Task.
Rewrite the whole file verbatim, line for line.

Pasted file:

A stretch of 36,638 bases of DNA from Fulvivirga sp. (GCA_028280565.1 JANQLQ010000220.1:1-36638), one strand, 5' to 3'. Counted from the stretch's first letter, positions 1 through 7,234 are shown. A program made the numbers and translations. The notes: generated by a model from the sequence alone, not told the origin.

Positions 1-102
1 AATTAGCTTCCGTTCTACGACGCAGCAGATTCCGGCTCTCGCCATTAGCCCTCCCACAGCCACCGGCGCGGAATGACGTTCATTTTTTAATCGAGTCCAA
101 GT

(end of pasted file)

A stretch of 36,638 bases of DNA from Fulvivirga sp. (GCA_028280565.1 JANQLQ010000220.1:1-36638), one strand, 5' to 3'. Counted from the stretch's first letter, positions 1 through 7,234 are shown. A program made the numbers and translations. The notes: generated by a model from the sequence alone, not told the origin.

Positions 1-102
1 AATTAGCTTCCGTTCTACGACGCAGCAGATTCCGGCTCTCGCCATTAGCCCTCCCACAGCCACCGGCGCGGAATGACGTTCATTTTTTAATCGAGTCCAA
101 GT